A clip we were forwarded from last Friday’s episode of Colorado Inside Out:
This will destroy Weld County. It will wipe out their tax revenues and wouldn’t surprise me if they start another secession movement, uh over this because that’s it’s no longer an economically viable county, uh with what’s going to be done with it. And for their own survival, uh would be better off uh joining Northeast Colorado and uh then in Nebraska or Wyoming. [Pols emphasis]
That’s Dave Kopel of the Independence Institute, calling with a straight face for Weld County to secede from Colorado in the event that Senate Bill 19-181 passes–legislation to increase local control of oil and gas development decisionmaking. We can start by fairly easily debunking the baseless claim that this legislation “would destroy Weld County,” since by definition a bill increasing local control over oil and gas drilling would give pro-energy areas of the state like Weld County the power to “drill baby drill” if they chose to. It’s not at all like, for example Amendment 74, which would have upended any sense of local control over oil and gas and every other zoning decision.
This is a nice way of saying that Dave Kopel’s statement above is completely ridiculous.
Let’s talk about that.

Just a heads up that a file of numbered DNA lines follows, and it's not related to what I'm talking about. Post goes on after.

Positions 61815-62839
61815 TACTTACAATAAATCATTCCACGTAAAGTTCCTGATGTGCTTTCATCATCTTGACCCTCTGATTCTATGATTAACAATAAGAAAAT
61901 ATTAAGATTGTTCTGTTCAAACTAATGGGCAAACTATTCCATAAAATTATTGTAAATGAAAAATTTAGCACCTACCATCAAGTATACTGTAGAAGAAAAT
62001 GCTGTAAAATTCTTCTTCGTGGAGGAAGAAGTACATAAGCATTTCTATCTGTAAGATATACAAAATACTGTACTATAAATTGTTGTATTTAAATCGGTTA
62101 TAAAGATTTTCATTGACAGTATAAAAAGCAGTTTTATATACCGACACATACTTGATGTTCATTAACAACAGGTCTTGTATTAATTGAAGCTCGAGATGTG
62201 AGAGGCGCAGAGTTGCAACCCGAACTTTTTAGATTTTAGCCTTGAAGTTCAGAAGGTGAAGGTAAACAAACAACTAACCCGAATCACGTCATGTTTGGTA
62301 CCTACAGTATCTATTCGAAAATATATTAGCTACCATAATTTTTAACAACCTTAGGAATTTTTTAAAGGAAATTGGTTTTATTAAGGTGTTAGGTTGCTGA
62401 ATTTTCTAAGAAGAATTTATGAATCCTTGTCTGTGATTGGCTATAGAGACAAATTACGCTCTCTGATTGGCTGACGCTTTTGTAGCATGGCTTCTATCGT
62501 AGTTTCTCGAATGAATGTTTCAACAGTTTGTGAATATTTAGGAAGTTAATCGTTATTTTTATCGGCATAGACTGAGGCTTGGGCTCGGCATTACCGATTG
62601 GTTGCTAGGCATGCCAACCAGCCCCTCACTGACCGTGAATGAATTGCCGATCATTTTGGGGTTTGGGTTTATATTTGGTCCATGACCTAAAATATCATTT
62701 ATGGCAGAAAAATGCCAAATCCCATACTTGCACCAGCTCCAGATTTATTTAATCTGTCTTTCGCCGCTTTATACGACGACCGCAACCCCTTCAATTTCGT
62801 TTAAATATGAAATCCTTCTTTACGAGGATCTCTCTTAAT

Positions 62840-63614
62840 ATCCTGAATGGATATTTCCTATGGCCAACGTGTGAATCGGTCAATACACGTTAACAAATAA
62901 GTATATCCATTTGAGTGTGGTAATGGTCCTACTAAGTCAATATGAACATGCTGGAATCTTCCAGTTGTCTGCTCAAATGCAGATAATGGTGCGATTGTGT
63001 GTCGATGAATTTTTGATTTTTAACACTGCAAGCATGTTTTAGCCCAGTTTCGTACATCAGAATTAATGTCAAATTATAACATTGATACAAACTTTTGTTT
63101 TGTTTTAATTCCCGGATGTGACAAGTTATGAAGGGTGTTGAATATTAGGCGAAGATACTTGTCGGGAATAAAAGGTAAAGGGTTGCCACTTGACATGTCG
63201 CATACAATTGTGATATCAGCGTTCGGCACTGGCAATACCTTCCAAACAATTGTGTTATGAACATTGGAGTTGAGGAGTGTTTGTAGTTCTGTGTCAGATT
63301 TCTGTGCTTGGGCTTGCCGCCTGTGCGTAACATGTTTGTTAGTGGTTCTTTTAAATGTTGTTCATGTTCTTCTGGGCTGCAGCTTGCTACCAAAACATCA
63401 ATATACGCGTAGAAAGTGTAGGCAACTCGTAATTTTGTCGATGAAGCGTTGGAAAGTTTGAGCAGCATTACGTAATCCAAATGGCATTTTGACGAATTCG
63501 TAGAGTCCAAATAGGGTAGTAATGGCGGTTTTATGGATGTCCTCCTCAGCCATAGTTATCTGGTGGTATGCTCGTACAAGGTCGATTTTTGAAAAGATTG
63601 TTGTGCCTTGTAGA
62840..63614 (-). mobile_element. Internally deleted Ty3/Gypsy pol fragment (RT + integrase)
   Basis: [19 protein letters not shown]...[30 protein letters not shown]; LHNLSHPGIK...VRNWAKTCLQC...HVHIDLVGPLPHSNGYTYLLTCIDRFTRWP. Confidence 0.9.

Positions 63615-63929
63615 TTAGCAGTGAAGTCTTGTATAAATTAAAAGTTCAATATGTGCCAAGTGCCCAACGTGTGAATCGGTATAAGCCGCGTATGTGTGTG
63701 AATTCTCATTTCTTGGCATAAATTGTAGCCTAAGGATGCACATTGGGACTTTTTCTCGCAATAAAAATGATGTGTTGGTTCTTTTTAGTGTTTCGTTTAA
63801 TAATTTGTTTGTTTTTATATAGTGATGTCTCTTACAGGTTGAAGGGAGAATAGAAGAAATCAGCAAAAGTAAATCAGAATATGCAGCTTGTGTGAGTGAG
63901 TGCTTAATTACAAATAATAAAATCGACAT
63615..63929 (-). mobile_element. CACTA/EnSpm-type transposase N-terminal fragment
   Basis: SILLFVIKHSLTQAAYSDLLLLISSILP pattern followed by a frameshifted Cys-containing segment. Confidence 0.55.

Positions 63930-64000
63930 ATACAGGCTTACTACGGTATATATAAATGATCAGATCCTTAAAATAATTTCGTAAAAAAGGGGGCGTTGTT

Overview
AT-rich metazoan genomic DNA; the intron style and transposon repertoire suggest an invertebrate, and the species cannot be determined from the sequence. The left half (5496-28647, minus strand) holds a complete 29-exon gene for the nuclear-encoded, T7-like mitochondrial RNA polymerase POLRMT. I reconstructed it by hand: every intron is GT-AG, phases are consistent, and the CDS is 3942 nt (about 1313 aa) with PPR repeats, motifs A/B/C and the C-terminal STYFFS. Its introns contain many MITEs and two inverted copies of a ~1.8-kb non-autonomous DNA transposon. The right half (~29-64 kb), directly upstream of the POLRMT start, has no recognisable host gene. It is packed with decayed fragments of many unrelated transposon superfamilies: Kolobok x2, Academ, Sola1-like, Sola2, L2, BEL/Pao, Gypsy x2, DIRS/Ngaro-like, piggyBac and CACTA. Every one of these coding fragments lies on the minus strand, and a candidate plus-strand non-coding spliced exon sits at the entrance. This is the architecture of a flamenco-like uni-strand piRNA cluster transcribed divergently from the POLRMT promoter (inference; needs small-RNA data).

The Independence Institute is one of the more storied conservative advocacy groups in Colorado, a “stink tank” originally founded in the early 1980s by Tom Tancredo backed by New Right funders including the Coors family to provide an argumentative underpinning for the Republican politics that eventually reached their peak of control in this state during the 2002 elections. A combination of pseudo-intellectual white paper outreach to friendly lawmakers and political antics mostly carried out by their shock-jock longtime executive director Jon Caldara, the Independence Institute’s year-round agenda and well-paid ranks of staff have remained a force in Colorado politics even though the wins in the past decade have become few and far between.
Although Jon Caldara has willingly–some would say happily–sacrificed personal credibility to become the state’s pre-eminent conservative prankster, Kopel and the so-called “research” department of the Independence Institute are supposed to be a little more serious in their approach. That means Kopel isn’t personally out there trying to break election law or using children with disabilities as political props.
But when Kopel calls a good idea the biggest political joke of the last decade in Colorado, which dismally failed including in Weld County the last time they tried it, we feel like it’s okay to stop calling him serious.